This has no meaning, for what you and I buy is not at a ‘national’ market but at a local one – we may even buy from a roving street vendor, provided our municipal corporation or council has the sense not to outlaw these vendors (which sadly is discrimination common in metropolitan cities).
A consumer price index, in order to be of any use, must be local, and must relate to those who can set some store by it. That is why it is most useful to look carefully at what CPI includes, and it does include much detail, which this small group of charts helps reveal.
The consumer price index numbers for agricultural and rural labourers (with a base of 100 fixed to the year 1986-87) is calculated by the Labour Bureau, Ministry of Labour and Employment, Government of India. Who are agricultural labourers? The Bureau’s definition is: “Agricultural labour households – the rural labour households, who derive 50 per cent or more of their total income from wage paid manual labour in agricultural activities, are treated as agricultural labour households.”
According to the Bureau, a person is considered an agricultural labourer, if she or he “follows one or more of the following agricultural occupations in the capacity of a labourer on hire, whether paid in cash or kind or partly in cash and partly in kind” and the occupations are: farming including cultivation, growing and harvesting of any agricultural commodity; production, cultivation, growing and harvesting of any horticultural commodity; dairy farming; raising of livestock, bee-keeping or poultry farming; any practice performed on a farm “incidental to or in conjunction with the farm operations” (this includes forestry, market-related activities such as delivery and storage, and the actual movement of produce to markets).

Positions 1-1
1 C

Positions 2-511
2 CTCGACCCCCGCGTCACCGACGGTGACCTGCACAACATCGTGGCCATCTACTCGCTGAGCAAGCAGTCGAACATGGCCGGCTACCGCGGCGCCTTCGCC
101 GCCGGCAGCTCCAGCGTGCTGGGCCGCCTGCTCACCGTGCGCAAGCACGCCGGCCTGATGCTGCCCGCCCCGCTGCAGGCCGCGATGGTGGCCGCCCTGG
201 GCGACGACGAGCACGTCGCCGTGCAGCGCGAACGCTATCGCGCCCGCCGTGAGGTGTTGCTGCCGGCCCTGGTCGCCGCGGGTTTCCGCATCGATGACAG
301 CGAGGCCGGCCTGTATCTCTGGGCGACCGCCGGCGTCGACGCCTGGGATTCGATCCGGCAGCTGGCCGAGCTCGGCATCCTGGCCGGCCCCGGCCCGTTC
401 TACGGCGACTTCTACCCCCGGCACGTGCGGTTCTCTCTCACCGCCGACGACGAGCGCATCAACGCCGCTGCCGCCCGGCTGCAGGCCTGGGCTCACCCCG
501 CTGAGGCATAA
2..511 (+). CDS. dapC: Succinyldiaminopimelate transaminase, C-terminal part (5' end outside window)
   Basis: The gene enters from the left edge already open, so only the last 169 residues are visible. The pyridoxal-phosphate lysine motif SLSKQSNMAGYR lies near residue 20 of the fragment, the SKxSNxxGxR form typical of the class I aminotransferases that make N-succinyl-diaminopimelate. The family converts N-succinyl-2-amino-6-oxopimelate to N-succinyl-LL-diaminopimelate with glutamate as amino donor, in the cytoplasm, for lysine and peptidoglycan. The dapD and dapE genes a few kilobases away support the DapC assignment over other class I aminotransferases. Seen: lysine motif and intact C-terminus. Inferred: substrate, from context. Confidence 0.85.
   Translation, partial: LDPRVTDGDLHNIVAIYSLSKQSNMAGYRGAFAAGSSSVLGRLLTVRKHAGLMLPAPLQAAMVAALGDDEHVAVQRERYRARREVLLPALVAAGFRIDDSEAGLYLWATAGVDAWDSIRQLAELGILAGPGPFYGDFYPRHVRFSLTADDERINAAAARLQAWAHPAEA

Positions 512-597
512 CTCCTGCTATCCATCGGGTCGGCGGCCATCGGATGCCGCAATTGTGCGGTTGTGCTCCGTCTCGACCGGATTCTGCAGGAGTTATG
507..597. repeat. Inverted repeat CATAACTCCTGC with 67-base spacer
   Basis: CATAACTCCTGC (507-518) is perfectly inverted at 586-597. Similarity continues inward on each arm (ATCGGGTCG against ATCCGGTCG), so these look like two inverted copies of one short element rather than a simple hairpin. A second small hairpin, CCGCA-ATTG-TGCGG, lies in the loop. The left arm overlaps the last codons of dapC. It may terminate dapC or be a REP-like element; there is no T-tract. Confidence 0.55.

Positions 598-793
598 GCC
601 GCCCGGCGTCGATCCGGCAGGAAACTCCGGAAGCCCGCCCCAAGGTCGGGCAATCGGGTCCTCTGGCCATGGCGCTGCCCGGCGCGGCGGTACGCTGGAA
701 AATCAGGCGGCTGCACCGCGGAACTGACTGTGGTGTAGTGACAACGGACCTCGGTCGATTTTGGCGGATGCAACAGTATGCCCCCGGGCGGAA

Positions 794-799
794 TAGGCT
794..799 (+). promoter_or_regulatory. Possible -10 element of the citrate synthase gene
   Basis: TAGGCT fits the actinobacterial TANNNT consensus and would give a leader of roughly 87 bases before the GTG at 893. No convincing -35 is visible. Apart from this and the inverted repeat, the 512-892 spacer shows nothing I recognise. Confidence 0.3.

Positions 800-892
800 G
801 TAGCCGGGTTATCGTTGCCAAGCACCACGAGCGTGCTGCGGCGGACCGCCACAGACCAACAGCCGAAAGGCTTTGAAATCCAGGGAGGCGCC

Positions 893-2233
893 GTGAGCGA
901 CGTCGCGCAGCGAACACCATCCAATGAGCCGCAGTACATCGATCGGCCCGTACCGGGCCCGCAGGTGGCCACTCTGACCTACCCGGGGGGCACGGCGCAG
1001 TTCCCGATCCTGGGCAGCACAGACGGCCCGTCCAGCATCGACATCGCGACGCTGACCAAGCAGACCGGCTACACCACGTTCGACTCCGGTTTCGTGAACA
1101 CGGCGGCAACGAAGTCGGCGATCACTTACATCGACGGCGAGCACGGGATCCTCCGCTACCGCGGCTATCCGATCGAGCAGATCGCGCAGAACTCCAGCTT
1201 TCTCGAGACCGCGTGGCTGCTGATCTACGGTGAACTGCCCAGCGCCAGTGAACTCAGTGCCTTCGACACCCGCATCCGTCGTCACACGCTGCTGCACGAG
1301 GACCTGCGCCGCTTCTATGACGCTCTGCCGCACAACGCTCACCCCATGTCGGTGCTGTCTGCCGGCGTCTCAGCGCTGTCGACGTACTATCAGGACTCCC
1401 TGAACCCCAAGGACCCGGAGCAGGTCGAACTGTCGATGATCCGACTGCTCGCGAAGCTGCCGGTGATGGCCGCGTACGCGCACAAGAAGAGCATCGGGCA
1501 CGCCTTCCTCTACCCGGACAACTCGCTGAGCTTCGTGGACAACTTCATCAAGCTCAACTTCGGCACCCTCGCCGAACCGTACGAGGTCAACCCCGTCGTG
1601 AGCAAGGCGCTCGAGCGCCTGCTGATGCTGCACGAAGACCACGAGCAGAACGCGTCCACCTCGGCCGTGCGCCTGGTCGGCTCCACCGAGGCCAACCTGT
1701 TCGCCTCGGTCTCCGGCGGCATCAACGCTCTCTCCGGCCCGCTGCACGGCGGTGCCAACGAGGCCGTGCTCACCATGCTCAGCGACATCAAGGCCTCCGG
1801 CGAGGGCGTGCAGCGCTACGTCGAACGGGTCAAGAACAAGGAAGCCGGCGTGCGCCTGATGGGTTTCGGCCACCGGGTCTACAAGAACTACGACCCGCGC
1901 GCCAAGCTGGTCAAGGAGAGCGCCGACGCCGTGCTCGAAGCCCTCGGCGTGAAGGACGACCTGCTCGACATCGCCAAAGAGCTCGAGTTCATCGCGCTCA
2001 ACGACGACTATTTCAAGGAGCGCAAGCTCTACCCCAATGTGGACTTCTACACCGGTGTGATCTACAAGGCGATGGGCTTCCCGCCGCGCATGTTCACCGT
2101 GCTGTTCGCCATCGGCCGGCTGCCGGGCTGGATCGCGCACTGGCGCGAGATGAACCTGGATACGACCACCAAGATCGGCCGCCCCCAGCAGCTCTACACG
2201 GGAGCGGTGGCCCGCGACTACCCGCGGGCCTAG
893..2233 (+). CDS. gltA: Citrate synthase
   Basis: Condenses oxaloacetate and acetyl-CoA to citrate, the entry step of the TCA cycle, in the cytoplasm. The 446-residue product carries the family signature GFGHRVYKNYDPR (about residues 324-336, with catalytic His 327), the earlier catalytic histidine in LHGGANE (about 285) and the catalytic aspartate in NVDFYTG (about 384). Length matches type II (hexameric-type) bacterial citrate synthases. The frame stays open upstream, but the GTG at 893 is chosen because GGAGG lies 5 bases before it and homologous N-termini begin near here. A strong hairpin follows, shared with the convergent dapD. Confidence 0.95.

The collection of rural retail prices every month from shops and markets is done by the Field Operations Division of the National Sample Survey Office (NSSO). In 20 states it collects data from 600 representative sample villages every month, with one-fourth of the sample being covered every week. Prices are collected either on a market day (which is most commonly a set day of the week) for those villages that do not have daily markets, or on any day for those that do.
And here we have – for Andhra Pradesh, Uttar Pradesh, Maharashtra, Madhya Pradesh, Tamil Nadu, Rajasthan, Karnataka, Gujarat, West Bengal and Bihar, ten of India’s most populous states – the proof of how much India’s growers of food are burdened by the rising price of fuel and light (that means of electricity and power, diesel, kerosene and coal) and of food (cultivators and food growers also buy what they do not grow or husband).